Our Personal Startup Portfolio Report for 2020 – Impact of COVID

This article was first published on Der Shing’s Blog.

It has been a good 5 years since we started being a whole lot more active on angel investing. We now have now invested in 35 startups in our angel investing portfolio and 8 VC funds which probably have another 500 startups between them (skewed due to 500 Startups large portfolio numbers).

Our 5 year ago thesis was that we enjoy meeting and helping founders, we have knowledge of the space, we think the startup space will boom in ASEAN, and also since we made money as startup founders, lets give back to pay it forward. So we set aside the equivalent of a commercial shophouse to invest. I deliberately use this comparison because it shows very starkly the difference in the amount of activity and value that angel investing creates compared to if we passively invested in real estate. Of course, the activity must be worth our risk and show up in the return numbers.

From late Feb to March, COVID was a big shock to startup founders. And because of  GFC experience, many grey hair investors like Sequoia, some local VCs (and yes Ning & I had the same experiences too) swung into crisis mode. We quickly advised founders to plan for doomsday type scenarios on the funding front and plan for various levels of revenue decline. The narrative being survival is key. Then watch for what your clients and sales are telling you. If you are not badly affected, then it’s a chance to grow through the recession and at expense of bigger, expense-heavy competitors. Market sensing and willingness to take action is key. What world-famous PE fund Silverlake did next is super instructive. They made big bold bets into Airbnb and others right at the peak of COVID confusion and despair. That takes some serious balls and also helped reinforce our decision to continue investing through the crisis. So in 2020, we actually added 6 startups to our portfolio.

Fast forward to the end of 2020, this ongoing COVID recession has been K-shaped indeed. We did an assessment of the 25 older startups we have and here is what we found :

  • 3 in bad trouble revenue <50%  with 1 in process of closing down.
  • 5 experienced flat to moderately negative performance

The above 2 categories obviously are operating in industries directly affected like travel, hospitality, office services, advertising, construction.

  • 17 grew revenue from 2019. Of note, 5 are profitable and 10 net beneficiaries of COVID. The categories are edtech, healthcare, digital media, saas, and surprisingly recruitment.

On the VC front, it is a similar K shaped picture. They slowed down investing the first 1H but resumed deal-making in 2H. The data we see from the VCs we invested in corroborate what we are seeing in our direct angel portfolio.

Our own rough performance calculations for those of you curious. Startup returns since 2015 are at 2.6+ TVPI or >40+% IRR. VC returns since 2014 about 1.98 TVPI. No IRR as hard to blend them together but definitely below 40%.

Most gains unrealized of course so while far exceeding a 4-5% unlevered return on shophouse, we are mindful of the volatility and risk.

Some learnings we have for fellow angels/investors.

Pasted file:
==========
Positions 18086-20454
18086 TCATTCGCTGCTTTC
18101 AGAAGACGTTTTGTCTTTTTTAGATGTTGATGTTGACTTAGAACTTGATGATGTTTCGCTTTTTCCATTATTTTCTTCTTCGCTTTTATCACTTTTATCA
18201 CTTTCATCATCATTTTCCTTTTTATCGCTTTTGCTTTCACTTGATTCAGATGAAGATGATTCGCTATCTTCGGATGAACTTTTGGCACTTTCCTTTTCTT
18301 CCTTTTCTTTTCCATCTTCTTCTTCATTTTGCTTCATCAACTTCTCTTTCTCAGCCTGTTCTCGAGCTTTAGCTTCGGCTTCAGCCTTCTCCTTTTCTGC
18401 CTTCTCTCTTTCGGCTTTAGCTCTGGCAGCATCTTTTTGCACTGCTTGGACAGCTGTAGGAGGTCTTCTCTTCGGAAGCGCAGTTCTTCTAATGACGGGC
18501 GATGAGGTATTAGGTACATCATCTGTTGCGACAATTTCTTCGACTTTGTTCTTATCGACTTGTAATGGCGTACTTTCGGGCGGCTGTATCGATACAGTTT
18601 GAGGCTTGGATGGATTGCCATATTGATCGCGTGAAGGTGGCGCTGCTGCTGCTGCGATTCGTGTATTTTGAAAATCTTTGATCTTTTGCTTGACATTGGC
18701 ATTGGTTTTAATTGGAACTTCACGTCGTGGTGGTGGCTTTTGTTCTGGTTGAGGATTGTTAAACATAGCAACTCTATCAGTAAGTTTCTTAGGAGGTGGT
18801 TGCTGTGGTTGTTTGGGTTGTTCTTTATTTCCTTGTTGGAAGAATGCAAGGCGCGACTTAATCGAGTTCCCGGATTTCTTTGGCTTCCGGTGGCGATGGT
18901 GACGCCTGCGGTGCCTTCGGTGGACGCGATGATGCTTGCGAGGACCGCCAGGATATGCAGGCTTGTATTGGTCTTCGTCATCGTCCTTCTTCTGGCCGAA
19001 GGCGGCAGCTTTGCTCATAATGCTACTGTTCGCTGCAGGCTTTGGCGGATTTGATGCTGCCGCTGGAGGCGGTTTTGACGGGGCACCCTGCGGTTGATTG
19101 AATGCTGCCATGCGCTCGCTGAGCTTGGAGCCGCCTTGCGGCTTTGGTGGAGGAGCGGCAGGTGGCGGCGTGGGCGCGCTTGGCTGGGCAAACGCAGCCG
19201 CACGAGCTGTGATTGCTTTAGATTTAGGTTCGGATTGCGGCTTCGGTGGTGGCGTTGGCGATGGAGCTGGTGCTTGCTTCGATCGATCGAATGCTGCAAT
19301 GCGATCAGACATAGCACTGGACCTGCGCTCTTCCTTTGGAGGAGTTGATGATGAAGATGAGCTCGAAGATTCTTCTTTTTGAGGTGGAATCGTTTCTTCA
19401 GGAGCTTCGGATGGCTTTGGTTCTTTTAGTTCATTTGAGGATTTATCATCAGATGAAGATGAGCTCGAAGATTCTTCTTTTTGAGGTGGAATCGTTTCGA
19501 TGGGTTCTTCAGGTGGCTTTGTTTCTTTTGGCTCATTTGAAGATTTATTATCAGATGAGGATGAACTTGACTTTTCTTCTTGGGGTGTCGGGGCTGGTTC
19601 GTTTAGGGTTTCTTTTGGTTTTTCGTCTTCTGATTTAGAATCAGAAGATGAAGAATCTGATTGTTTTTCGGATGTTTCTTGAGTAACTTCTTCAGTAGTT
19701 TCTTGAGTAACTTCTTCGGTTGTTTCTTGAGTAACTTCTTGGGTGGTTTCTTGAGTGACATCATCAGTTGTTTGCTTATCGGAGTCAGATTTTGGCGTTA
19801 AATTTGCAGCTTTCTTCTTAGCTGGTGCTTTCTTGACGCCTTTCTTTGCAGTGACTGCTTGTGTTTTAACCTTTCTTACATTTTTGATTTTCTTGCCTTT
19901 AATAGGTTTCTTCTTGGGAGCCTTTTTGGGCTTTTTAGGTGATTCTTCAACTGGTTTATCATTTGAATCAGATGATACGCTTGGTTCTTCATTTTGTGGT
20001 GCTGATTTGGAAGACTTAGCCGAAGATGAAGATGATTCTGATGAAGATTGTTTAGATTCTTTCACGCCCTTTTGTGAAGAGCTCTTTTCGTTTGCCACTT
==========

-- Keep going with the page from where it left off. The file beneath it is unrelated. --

• Diversification of portfolio really matters. Imagine if we invested in a pureplay travel VC or if we had heavy travel weightage in the overall portfolio.
  • We really don’t know what will happen. So it’s best to have the same bite sizes per startup. Winners can go to zero in a COVID event.
  • A bad recession is a great time to see if you chose the right founders. We are incredibly proud of most of our startup founders. Most of them very quickly saw the first and second-order of the crisis on their business and made changes quickly to adjust. Even right now, they are still making the adjustments and trying to capitalize on trends. Unfortunately, we also had 1-2 founders who chose to blame everyone and everything for their own lack of prudence and thoughtfulness. That’s why diversification is key – we can’t read founder minds.
  • A rising tide really lifts all boats. It’s key to get the macro thesis right. If we use VCs as a proxy for indexing the startup market, you can build a portfolio of VC funds and track it. Doubling your money in 6 years is not bad and IRR is much higher than 12% since drawdowns last 3 years. And the value is still adding as the J curve accelerates.
  • Growth and Seed stage startups are less affected by recessions. They are already very lean and efficient most of the time. So usually recessions are a great time to retain and hire talent and also take market share from heavier competitors. I think this explains why our recruitment and manpower type startups grew well during COVID even though the overall recruitment market clearly slowed down.
  • Angel Investing is not easy and the reward must be more than just the returns.  Looking at our VC and Angel returns, our angel portfolio is better than all of the VC we invested in but not by a large magnitude. And if we factor in all the fees, our work, and time, it’s probably easier to just pick a bunch of good VCs (have to be top quartile!) for someone who only wants the returns. I don’t advocate just 1 VC fund as then you have managing agent risk in the VC manager itself.

In summary, we are quite happy with how our startup investments have performed during the COVID year. It is indeed true that each crisis is different and so our playbook needs to adjust and be flexible always. Yet the basic principles of diversification, bite sizing, continuously investing, etc must hold true.

nb: if anyone is keen on how we do angel investing, we are running our first class for the year on 23rd Jan 9 am-12noon.

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